In a previous article, I described my secret about how I read personal growth books. I have a technique where I write on the blank flyleaf pages in the front or the back of the book. I suppose you can look at it as a form of annotation.
As I read along, I write on the blank pages all my notes, inspirations, and the most important ah-ha points I take away while I’m reading. I include the page number where the quote is or where my creative idea was inspired, so those passages in the book can be quickly found again. In the future, I can open up the book and quickly review my most important take-aways inside the cover and first few pages. I can even find where each quote corresponds in the book’s text because I added the page numbers.
Self-Help Book Clubs
In the past, I’ve started personal development book clubs. We would read a new selection monthly and then meet to discuss what we learned from the book of the month.
Part of the reason I decided to start book clubs was my extensive collection of shelf-help books! It held me accountable to do my monthly reading selections when I facilitated the discussion for the book of the month. I knew I would be reading one of the shelf-help books per month and this discipline worked for me.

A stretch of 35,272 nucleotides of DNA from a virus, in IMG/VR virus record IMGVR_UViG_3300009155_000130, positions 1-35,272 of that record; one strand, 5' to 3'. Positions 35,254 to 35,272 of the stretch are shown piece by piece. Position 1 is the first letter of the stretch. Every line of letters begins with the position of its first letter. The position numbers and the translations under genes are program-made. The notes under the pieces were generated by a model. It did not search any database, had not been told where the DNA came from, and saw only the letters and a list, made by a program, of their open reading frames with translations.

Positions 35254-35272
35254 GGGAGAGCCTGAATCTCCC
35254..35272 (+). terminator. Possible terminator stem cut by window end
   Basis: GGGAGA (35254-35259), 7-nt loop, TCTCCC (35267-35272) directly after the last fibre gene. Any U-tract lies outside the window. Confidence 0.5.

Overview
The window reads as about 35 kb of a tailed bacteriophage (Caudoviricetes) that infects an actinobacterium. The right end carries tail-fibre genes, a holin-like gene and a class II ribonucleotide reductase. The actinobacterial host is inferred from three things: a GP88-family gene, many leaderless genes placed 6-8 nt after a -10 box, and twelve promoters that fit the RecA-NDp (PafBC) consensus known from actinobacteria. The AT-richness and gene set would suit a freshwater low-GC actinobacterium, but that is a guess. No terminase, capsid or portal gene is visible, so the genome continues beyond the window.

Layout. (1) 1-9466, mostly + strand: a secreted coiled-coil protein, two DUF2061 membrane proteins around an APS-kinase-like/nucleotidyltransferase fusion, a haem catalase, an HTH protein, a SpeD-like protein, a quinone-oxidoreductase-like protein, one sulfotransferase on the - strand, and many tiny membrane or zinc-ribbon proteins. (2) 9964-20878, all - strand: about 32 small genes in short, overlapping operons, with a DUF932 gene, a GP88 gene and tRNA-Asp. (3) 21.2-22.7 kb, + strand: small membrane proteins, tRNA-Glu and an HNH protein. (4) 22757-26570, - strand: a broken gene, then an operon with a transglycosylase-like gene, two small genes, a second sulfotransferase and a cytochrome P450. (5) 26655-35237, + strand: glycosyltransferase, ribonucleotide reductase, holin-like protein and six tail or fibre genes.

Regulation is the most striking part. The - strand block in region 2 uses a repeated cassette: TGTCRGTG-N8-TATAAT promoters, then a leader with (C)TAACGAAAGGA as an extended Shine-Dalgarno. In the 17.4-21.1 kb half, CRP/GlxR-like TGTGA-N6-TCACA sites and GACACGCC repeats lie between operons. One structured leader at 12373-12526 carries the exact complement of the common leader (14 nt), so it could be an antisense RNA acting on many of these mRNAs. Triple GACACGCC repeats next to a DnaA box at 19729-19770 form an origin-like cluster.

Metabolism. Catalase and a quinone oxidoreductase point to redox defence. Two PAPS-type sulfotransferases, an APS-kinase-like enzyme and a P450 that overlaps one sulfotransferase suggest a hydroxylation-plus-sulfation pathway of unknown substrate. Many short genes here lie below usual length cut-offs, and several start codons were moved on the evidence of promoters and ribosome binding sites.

I’ve recently introduced a book club element into my She’s Got Content coaching mastermind group I facilitate weekly. We’ve compiled a list of books that we’ll be working through this year, one month at a time. And yes, some of the selections on that list are from my shelf-help collection.
What’s On My Shelf-Help List Right Now
These are some of the books on my current shelf-help list–in no particular order. Definitely not a complete list, either 😉. Maybe you can help me get through my shelf-help list.
How You Can Help Me
Look over the list and tell me in the comments below which one you think I should read next. As I read through this shelf help list, I’ll review the books here on the blog and link to my reviews.
That will help hold me accountable, too!
Here’s my current list of shelf help books.
Atomic Habits by James Clear
Big Potential by Shawn Achor
Design Your Dream Life by Denise Walsh
Get Rich Lucky Bitch by Denise Duffield-Thomas